Wedding without a ‘kanyadan’

Updated - May 15, 2017 05:57 pm IST

Published - May 15, 2017 04:56 pm IST - NEW DELHI

Weddings usually make headlines for the fame of the parties involved, or tales of conspicuous consumption. Very few set out to strike a blow to patriarchy as the Sahasrabuddhe-Chauthaiwale family wedding did last week.

In Nagpur, famous for its oranges and home to the saffron project of the RSS, Ashay, son of BJP vice president Vinay Sahasrabuddhe and Shivada, the niece of BJP’s foreign affairs cell head, Vijay Chauthaiwale and daughter of Shreya and Shriram Chauthaiwale, entered wedlock in a ceremony that was officiated over by a female priest, but more importantly also edited out the all important Kanyadan (giving away of the bride) sanskar, so essential to Hindu weddings.

Nayana Sahasrabuddhe, the mother of the bridegroom was especially firm that the Kanyadan ritual be edited out of the wedding ceremony. “I believe that a Kanya is not a commodity to be given away as daan . The ritual also takes away all sense of agency from the bride and is as though her parents are abdicating custody of her,” said Ms. Sahasrabuddhe, who is also the vice president of Bharatiya Stree Shakti Sanghanthana.

The firmness of this conviction, says Mr. Vijay Chauthaiwale, the bride’s uncle, persuaded the parents of the bride as well. “They thought over it and decided that they would give up on the ritual,” he said to The Hindu .

“There are, pardon my saying so, several hypocracies in our rituals. We do Kanya Poojan on the one hand and refuse to recognise the rights of a woman on the other. I feel it is important, at least in my actions, to weed out such hypocracies,” said Ms. Saharabuddhe.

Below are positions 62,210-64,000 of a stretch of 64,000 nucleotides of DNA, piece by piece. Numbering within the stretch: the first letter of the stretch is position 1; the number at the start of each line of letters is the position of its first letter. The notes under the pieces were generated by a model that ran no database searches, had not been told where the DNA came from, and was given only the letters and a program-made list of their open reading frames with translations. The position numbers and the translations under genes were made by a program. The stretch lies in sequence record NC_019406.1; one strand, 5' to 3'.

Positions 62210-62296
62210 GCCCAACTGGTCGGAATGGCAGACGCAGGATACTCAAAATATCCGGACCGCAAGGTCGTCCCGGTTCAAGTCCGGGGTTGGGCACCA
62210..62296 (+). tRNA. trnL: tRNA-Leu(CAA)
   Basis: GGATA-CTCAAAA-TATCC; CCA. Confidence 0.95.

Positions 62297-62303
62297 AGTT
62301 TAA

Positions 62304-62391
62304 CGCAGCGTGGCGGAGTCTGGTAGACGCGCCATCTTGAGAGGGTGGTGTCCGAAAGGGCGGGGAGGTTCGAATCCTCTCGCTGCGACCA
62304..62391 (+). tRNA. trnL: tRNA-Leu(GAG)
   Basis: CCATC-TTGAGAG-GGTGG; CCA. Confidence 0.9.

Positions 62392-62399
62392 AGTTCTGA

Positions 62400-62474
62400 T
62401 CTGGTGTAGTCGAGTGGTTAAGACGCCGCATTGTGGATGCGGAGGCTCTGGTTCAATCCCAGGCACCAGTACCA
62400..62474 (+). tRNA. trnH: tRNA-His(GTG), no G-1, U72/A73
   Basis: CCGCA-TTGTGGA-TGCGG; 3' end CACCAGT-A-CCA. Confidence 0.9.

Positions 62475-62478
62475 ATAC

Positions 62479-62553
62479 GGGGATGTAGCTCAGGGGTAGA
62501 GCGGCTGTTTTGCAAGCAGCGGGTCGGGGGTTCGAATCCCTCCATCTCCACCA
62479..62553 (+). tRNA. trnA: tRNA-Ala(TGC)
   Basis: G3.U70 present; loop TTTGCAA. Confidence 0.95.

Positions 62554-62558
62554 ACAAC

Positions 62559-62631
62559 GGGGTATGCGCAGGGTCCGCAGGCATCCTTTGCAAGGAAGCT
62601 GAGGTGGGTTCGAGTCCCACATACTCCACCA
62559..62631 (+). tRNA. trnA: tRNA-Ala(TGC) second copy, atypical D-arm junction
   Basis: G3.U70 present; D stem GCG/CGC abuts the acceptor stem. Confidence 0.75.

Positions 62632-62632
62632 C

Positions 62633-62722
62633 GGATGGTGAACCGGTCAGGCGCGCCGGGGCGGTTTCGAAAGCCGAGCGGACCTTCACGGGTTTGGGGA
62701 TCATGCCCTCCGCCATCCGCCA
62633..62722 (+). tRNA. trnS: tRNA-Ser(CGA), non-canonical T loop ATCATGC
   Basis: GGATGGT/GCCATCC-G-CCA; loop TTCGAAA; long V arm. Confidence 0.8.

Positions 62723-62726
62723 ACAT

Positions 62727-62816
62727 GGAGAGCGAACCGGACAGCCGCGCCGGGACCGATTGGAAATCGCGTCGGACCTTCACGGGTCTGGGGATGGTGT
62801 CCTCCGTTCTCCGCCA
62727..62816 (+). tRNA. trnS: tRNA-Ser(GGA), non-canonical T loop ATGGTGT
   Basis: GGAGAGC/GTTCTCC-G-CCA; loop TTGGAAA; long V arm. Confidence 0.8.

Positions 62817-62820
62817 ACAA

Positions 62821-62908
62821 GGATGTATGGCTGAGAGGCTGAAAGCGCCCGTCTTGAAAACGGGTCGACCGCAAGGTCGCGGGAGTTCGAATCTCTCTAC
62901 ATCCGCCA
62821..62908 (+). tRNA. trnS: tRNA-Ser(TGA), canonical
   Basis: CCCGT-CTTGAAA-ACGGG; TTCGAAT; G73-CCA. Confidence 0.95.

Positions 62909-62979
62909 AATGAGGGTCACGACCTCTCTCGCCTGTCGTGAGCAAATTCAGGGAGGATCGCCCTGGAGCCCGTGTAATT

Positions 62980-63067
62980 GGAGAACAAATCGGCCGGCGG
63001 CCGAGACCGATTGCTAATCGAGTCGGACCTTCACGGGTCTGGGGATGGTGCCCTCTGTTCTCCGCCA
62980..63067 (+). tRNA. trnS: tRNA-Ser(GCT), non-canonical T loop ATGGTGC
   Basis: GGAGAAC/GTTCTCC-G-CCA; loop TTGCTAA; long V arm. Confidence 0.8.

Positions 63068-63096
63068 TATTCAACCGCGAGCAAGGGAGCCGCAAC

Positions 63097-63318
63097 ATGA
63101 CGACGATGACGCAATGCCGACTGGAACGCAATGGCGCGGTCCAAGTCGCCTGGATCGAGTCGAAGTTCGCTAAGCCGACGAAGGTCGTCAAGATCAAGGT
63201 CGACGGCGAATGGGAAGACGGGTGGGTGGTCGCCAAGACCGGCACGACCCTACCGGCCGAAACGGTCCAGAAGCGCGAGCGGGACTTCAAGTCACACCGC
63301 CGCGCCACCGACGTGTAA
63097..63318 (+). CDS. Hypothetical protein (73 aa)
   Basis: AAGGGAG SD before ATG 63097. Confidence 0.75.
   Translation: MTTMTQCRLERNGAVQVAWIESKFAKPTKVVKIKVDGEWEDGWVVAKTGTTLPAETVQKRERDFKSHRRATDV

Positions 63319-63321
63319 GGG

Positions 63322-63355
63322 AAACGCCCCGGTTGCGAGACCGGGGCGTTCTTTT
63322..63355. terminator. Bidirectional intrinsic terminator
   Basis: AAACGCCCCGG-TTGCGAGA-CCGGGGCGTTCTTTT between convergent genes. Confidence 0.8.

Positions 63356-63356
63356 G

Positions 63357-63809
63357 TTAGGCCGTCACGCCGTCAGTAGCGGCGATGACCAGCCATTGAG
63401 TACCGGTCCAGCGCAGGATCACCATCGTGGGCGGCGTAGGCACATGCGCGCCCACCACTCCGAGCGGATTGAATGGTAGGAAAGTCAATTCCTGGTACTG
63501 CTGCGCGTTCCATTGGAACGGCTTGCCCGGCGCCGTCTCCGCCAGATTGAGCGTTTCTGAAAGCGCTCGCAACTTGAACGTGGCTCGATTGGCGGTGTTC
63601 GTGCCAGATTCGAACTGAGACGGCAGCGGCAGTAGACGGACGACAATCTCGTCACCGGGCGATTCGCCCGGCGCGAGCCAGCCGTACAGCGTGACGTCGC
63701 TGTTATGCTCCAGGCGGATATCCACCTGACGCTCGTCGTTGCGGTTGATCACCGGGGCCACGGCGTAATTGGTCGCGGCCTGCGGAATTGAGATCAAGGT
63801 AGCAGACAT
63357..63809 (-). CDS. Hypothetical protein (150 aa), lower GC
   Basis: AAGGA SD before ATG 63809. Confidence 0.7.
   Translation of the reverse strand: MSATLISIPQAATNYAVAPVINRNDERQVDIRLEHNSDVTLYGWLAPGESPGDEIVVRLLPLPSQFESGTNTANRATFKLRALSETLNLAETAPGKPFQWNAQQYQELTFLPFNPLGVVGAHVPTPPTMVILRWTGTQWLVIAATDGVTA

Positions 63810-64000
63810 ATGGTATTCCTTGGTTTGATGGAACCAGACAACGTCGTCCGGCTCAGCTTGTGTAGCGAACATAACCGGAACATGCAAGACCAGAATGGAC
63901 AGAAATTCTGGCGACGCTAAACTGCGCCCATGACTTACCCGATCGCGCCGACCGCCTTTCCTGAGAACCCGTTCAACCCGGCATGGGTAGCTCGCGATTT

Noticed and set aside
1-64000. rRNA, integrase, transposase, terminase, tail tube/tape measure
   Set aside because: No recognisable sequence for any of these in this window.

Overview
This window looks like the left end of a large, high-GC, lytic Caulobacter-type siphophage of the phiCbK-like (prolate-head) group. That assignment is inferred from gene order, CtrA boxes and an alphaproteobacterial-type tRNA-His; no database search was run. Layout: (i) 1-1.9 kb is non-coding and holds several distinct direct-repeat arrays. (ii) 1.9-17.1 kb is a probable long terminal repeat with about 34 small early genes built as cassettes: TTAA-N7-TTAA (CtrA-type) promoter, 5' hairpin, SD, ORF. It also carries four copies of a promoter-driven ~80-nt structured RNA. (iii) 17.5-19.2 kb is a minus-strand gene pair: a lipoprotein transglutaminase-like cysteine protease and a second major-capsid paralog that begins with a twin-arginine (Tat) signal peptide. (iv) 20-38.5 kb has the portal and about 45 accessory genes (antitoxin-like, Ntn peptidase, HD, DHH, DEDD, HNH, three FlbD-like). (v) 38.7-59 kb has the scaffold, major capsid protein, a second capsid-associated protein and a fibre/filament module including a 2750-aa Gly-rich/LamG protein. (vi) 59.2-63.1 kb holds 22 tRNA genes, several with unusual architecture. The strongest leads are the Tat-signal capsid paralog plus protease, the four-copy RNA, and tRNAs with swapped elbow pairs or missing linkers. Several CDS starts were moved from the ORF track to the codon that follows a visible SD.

The families got in touch with Padma Kasalikar, a priestess adept at Hindu rituals. “In Nagpur and Pune there are at least 1000-2000 women priests but not all of them can perform wedding rituals, some stick to smaller poojas etc,” said Ms. Kasalikar. A little diffidently she does admit that Kanyadan is an important part of the wedding ceremony, and ironically she says that with some other families a little insistence on undergoing it works, but not in this case. “Normally I do tell the families that Kanyadan is an essential part of the ceremony, but in this case, the two sides were quite firm,” she said. Her own choice as the officiating priest was part of the desire by both family to pare the rituals of patriarchal nuances.

The guest list was teeming with Union ministers, high officials in the RSS and politicians from across the political spectrum. “Usually when someone cocks a snook at orthodoxy he or she is considered a crank. When someone in public life with a sober public image does it, society is quick to adopt it,” said a senior office bearer of the BJP who attended the wedding.

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